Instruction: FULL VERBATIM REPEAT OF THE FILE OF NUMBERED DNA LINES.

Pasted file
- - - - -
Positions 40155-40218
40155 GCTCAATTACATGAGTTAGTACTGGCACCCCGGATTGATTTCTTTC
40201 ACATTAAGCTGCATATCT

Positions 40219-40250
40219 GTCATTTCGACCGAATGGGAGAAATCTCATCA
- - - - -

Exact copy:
Positions 40155-40218
40155 GCTCAATTACATGAGTTAGTACTGGCACCCCGGATTGATTTCTTTC
40201 ACATTAAGCTGCATATCT

Positions 40219-40250
40219 GTCATTTCGACCGAATGGGAGAAATCTCATCA